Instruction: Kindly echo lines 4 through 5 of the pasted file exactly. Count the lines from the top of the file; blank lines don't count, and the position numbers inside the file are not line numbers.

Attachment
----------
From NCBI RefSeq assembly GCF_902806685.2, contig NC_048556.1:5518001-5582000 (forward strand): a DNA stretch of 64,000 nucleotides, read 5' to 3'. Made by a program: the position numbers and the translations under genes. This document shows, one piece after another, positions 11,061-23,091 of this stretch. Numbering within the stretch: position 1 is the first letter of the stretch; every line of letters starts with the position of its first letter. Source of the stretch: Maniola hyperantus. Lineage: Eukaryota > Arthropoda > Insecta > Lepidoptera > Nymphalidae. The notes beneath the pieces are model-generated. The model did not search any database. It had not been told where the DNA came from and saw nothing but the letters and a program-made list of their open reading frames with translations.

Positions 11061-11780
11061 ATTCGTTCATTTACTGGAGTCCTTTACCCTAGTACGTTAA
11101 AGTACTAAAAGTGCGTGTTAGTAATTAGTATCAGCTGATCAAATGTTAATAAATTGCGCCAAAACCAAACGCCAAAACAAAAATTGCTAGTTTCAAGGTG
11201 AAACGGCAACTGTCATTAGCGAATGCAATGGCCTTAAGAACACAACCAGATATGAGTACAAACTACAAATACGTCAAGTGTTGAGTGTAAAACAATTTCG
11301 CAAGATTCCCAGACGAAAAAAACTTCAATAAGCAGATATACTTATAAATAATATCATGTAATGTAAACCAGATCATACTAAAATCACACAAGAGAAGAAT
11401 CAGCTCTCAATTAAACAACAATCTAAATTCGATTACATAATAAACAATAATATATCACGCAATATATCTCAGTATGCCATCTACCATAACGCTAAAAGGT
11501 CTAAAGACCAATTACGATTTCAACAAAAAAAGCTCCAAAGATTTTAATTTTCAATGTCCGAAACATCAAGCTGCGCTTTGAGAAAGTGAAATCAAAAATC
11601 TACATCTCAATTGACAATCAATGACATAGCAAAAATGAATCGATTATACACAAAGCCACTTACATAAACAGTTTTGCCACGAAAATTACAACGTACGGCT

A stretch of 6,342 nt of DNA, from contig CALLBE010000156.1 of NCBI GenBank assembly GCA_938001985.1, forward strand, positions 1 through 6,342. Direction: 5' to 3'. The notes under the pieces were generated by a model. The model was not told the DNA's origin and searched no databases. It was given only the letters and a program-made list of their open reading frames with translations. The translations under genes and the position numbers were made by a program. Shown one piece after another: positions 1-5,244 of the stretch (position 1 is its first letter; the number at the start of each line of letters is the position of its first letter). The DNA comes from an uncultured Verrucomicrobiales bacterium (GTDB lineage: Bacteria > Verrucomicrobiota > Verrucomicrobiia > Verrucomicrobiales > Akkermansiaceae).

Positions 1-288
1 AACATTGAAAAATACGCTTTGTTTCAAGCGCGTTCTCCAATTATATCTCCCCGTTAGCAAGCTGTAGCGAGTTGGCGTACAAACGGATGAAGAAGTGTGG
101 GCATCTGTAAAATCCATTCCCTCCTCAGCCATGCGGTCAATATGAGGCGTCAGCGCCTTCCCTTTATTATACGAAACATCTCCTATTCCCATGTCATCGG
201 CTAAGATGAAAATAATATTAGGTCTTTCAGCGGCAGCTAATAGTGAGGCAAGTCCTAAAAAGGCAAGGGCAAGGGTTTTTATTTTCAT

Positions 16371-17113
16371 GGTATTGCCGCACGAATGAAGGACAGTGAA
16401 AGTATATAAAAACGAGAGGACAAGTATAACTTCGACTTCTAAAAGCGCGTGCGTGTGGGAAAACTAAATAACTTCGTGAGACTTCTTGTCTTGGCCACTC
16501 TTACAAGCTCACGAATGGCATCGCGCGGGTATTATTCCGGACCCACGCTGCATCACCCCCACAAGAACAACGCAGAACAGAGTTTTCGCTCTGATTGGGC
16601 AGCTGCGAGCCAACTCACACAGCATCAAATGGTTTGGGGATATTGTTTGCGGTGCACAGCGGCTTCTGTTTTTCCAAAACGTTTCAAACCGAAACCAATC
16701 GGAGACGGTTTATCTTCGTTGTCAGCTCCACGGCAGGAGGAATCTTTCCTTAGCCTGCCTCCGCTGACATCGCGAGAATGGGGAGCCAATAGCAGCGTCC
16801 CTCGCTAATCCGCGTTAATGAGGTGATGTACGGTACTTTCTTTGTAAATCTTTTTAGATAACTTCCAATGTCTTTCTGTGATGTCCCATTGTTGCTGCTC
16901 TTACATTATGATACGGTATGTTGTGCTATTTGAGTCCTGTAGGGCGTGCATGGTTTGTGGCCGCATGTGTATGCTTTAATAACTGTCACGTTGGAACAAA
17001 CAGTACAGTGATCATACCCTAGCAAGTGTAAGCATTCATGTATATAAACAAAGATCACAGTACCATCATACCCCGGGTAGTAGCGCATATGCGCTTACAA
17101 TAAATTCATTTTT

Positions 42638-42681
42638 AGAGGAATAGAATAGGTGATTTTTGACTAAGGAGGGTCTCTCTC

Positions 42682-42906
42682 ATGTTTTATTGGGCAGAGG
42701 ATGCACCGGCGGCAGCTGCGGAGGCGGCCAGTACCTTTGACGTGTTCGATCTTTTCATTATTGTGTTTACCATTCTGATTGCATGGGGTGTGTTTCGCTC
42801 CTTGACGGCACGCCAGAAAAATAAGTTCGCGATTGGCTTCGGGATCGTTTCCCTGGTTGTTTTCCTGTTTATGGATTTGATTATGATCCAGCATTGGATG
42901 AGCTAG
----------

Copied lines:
11101 AGTACTAAAAGTGCGTGTTAGTAATTAGTATCAGCTGATCAAATGTTAATAAATTGCGCCAAAACCAAACGCCAAAACAAAAATTGCTAGTTTCAAGGTG
11201 AAACGGCAACTGTCATTAGCGAATGCAATGGCCTTAAGAACACAACCAGATATGAGTACAAACTACAAATACGTCAAGTGTTGAGTGTAAAACAATTTCG